This kiwi side is not as bad as it is being made out to be.I really think they have got some realy good bowlers(Boult,Wagner,Bracewell,Southee,Milne) but they face problems not unlike australia...wherein they lack some good up and coming batsman!!The ones they have are just decent(not a single great among them).But there is absolutely no reason for this team not to give a fight to other big teams..afterall the kiwis have always been known to punch above there weight!But the batsman need to show some grit and determination!! Coming on to the opening..Baz should undoubtedly shoulder that responsibility! PS:I seriously think John Buchanan is the worst thing to have happened to New-Zealand cricket.I just hope good sense prevails and he is fired soon!

Posted by stickywicketnick on (August 6, 2012, 9:34 GMT)

You really have to go to the beginning of NZ's cricket history to find a more dismal team than our current players. It's cruelly ironic that they are NZ's highest cricket players in history, yet their bank balance can't doesn't help putting the batting totals up. Although Wager did look effective with the ball, it was certainly disapointing to discover he bowled mainly in the mid 130's when we were lead to believe he would be in the low 140's. The bowling lacked strike bowling that Gillespie would've added if he wasn't injured. It's time for NZ management to give Adam Milne a try; he may only be 20, but we don't have anyone else bowling even close to his pace.

Posted by Sulli001 on (August 6, 2012, 7:59 GMT)

With performances like this recent series in WI, New Zealand are in danger of becoming the laughing stock in International cricket. Continued below standard performances against top teams from our so call top players is a real worried. They continue to 'talk it up' prior to games and yet can never back it up. Our Bowling is OK, but its the batting where we struggle, inexperience is longer an excuse for most of the batsmen, they regularly get out with poor shots and cant bat long periods, BMac doesn't have the temperament to bat at No.3, if he's not going to w/keep, he need to bat at 5/6. Most of the blame for the poor 2nd innings batting display should point squarely at Taylor. As a captain he needs to lead by example, his dismissal was a shocker, when you should be trying to build a lead. I feel sorry for John Wright, the team have let him down considerably over the last few years, by not learning from their collective mistakes.

Posted by Chipperstein on (August 6, 2012, 7:38 GMT)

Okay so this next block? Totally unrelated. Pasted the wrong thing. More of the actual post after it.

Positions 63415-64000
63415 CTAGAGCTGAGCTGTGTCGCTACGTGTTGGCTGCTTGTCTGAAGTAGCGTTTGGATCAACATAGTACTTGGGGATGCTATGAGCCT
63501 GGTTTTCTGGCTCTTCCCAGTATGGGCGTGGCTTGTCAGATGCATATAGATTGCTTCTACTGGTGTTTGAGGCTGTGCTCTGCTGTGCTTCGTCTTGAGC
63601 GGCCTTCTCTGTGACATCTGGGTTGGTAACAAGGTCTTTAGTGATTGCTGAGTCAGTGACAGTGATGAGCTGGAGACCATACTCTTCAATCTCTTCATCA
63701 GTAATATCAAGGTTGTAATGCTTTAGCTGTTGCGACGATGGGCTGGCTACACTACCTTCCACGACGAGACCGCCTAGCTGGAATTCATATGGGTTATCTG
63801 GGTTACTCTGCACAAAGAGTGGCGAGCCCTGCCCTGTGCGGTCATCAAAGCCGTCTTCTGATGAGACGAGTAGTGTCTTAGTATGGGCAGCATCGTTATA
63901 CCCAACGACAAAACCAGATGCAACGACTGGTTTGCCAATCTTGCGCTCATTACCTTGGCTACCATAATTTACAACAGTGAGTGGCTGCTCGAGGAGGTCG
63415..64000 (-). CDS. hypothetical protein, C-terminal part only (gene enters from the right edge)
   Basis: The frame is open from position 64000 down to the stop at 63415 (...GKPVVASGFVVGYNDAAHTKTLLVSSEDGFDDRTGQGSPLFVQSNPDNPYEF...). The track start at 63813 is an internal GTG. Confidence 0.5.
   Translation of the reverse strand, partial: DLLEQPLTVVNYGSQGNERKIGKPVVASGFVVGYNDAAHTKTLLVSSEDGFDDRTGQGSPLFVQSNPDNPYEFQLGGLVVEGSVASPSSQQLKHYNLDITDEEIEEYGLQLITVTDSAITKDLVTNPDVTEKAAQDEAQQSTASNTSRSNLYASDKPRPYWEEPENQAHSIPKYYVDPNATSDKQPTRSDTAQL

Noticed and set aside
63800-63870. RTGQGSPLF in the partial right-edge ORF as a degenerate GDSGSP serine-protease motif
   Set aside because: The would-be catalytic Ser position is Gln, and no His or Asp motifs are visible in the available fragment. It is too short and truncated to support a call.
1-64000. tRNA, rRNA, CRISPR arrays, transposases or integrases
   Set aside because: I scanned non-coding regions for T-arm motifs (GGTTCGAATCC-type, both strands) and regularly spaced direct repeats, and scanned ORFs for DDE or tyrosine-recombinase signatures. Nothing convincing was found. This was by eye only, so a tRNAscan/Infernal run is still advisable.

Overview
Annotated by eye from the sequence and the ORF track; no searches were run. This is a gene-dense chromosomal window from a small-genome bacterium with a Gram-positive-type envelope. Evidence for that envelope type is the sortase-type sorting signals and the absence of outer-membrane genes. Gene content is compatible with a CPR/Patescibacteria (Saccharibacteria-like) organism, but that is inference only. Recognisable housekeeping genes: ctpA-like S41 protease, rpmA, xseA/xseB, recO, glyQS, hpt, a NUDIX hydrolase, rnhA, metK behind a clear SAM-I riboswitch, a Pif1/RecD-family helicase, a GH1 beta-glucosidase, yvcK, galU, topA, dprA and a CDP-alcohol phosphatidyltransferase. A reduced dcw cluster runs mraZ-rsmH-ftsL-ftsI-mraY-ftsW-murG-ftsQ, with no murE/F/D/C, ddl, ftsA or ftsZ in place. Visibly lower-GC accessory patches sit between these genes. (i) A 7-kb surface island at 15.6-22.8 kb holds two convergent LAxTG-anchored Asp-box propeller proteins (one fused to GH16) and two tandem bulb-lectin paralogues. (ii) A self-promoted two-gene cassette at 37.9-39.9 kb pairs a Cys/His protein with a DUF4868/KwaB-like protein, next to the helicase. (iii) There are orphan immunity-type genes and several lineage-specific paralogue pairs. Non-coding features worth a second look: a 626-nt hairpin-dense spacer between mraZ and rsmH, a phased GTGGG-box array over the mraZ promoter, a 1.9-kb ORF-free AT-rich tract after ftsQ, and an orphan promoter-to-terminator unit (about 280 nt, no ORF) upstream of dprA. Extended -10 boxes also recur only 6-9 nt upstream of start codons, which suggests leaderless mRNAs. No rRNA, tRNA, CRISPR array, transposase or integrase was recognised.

I agree with Mike. If McCullum doesn't want the gloves he has to open, shoulder more of the responsibility. I think the bowling unit is actually better without Vettori. Yes he blocks up one end but for what gain? He's basically just giving throw downs to a new batter to get his eye in. We will never drop him but he needs some runs as much as anyone. Bottom line you must take 20 wickets. So I say play 5 bowlers and Watling over Van Wyk. Put even more pressure on a struggling batting unit, sometimes that can work wonders. Just one big innings can turn a match, look at ENG v SA just now. Only one guy from each side got a big score, the rest nothing and they both post 400+. Someone must stand up in India.

Posted by beejaytee on (August 6, 2012, 6:59 GMT)

NZ need to stay the course in terms of batting. Progress is slow, but it IS there. I saw Mark Richardson advocating a "just bash it" approach the other day - Mark Richardson! What terrible advice. Since Guptill came back from County, he and Flynn have rediscovered something I had started to doubt ever existed: The Kiwi Opening Stand! Even BJ stuck around for a while in the 2nd Test (although Baz really should have opened). Now, if Baz & Ross can just stop trying to cut the ball when it's way too close to off, we could get over 400 now and then. Imagine! Bowlers looked good in the 2nd Test, especially Boult. If the batsmen had given them another 50-100, or batted out another session, it could have all been so different. Same with the first Test, actually. Ah, well... If everyone's fit, it'll be very interesting to see the sheet for the Indian Tests. Where does Watling fit when Flynn comes back, at keeper? Vettori? Nethula? And what of The Phantom and The Mole? Big calls to be made...

Posted by   on (August 6, 2012, 6:04 GMT)

Guptill and Boult were the only positives, and even they could have done better. I am a bit worried about Wagner, sure energy is good for a team, but he wasn't much quicker than anyone else and he only picked up 4 wickets over the series. He may improve but he certainly didn't match the hype surrounding him. And finally, open with Mccullum and bring Watling down the order! How is that not logical?